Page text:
The biggest change this year came in the place where most media pays attention: Weekend Update. Rather than relying strictly on snappy one-liners about the week’s events, as the segment has for a long, long time, the show has reverted to what Weekend Update was originally intended to be: a parody of news shows themselves. Now head writer Tina Fey and cast member Jimmy Fallon co-anchor, allowing for jabs at local news broadcasts. They’re developing a rapport slowly, but it looks like it’s going to work.

On Weekend Update, Fallon’s youth plays against him a bit, but he’s going to be the show’s next big thing. A surprisingly skilled mimic (though overshadowed by Darrell Hammond), Fallon has also shown something lacking in most cast members: taste in movie roles. If you caught Almost Famous, you noticed Fallon playing a crucial character role as the manager of Stillwater. If he keeps making choices like that, we might actually see an SNL movie that doesn’t suck. (Adam Sandler fans: I don’t count his movies as being SNL-based.)

X-Men Spin-Doctoring, T3 Director Hunt

This morning’s Hollywood Reporter claims Bryan Singer just started preliminary negotiations to direct the sequel to X-Men. While that’s all fine and good — and Singer probably should be seated firmly in the director’s chair, since he exceeded all expectations and did such a fine job with the first outing — it’s just not going to happen. Singer didn’t cultivate a very strong relationship at Twentieth Century Fox. However, he shouldn’t feel bad. Fox is one studio that doesn’t lend itself to creating long-lasting partnerships — especially in this era of upheaval and change among the executive ranks. The first X-Men was Bill Mechanic’s baby, and he, of course, was unceremoniously ousted and is long gone.

News of this magnitude would spread through the Fox staff like wildfire — and not a single mole had heard a peep or could find a shred of paper that could verify these negotiations. Most likely this is just some kind of public relations push from the Bryan Singer camp. (And in this “too close to call” election 2000, we should know all about political and public relations spin-doctoring by now.) There’s no doubt Singer is trying to get his name in the mix. While the majority of the actors who worked on X-Men all have more work than they can handle, things just haven’t worked out the same for Singer. He may be saving himself to be free to continue the franchise, but he shouldn’t put all his cinematic eggs in one basket.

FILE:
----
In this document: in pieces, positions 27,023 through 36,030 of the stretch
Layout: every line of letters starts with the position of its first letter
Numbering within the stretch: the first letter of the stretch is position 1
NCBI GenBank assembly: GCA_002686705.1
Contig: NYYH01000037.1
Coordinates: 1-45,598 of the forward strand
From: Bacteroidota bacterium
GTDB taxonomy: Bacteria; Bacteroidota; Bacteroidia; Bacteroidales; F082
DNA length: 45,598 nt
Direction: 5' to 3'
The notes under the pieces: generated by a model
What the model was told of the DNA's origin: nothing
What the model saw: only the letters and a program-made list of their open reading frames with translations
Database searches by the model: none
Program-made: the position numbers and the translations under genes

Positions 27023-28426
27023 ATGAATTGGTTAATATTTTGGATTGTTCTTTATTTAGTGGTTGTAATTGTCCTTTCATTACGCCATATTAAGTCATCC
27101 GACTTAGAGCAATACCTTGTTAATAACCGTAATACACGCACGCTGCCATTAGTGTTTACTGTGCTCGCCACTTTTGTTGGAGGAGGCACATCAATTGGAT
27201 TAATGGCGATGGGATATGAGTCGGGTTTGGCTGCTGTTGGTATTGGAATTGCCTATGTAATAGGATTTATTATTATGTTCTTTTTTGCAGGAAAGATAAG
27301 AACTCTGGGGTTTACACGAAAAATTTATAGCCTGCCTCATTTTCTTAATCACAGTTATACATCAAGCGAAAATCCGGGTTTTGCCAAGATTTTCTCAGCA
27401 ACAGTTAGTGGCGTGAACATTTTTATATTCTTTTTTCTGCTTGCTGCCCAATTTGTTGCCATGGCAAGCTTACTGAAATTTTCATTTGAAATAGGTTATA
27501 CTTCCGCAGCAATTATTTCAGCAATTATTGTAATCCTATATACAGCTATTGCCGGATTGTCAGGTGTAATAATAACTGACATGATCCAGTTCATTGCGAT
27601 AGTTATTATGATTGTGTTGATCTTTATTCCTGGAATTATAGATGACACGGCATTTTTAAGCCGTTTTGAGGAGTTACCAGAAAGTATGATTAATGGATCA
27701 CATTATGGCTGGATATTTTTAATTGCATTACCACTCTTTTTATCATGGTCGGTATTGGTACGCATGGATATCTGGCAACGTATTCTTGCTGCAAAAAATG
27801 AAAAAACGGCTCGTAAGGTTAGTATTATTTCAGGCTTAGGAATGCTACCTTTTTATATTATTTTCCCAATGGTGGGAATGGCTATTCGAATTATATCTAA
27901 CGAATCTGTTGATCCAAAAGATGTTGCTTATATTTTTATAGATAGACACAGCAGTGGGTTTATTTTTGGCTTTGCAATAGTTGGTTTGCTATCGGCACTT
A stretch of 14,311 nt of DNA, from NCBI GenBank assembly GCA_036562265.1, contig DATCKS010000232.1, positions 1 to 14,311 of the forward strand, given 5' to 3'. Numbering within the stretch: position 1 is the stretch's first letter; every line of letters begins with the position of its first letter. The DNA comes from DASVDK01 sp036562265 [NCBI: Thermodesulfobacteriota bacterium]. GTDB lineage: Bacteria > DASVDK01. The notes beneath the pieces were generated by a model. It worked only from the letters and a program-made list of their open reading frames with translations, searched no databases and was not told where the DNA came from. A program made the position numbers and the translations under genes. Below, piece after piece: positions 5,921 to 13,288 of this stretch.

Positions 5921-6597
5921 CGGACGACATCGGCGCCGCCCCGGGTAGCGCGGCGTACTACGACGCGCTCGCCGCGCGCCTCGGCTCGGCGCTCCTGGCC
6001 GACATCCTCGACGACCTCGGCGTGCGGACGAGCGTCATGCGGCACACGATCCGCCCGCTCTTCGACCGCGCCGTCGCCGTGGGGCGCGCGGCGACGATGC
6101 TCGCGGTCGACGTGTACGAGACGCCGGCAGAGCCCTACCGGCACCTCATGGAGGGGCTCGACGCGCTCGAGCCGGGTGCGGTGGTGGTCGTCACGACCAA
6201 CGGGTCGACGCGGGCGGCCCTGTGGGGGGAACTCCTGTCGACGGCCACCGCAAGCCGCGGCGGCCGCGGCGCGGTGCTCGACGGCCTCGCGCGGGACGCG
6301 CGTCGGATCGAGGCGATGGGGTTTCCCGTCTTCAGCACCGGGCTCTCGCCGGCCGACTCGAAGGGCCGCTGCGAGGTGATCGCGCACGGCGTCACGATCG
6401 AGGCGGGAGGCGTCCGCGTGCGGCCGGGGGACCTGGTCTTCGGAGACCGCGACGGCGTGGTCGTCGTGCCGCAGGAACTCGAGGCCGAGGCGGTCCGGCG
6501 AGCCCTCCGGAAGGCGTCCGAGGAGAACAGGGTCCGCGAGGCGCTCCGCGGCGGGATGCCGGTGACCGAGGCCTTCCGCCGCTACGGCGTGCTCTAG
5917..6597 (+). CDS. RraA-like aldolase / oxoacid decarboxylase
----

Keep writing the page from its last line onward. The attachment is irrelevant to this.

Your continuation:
Have You Have Enough Arnold Yet?

Last week we did a wrap-up on the status of Arnold Schwarzenegger’s upcoming flicks — but how quickly things change. There’s nothing more certain to crank up rumors on any movie than a press junket by a big star. Such is the case with Schwarzenegger and the release of The 6th Day. Though ol’ Arnie would much rather be answering questions about the movie at hand, all his possible upcoming flicks (in particular the sequels) are getting hyped too.

For most Arnold fans, the most anticipated flick is no doubt Terminator 3, but a director has not officially signed up for the project. While the safe money is on John McTiernan (who, of course, directed the big guy in the ill-received Last Action Hero), is claiming Fight Club director David Fincher is holding the reigns. Now, while they may just be behind the times (Fincher’s name came up in very early rumors), we can always hope they know something we don’t. Fincher’s version of T3 has potential to be pretty twisted and dark — unlike McTiernan’s normal action-adventure fare (The Thomas Crown Affair, The 13th Warrior).

Arnold has also been saying in the press that he’s not involved with Conan 3. Mark these words: As soon as he sees what Larry and Andy Wachowski (who’ve signed on as creative consultants on the project) come up with, he’ll no doubt be begging them for a role.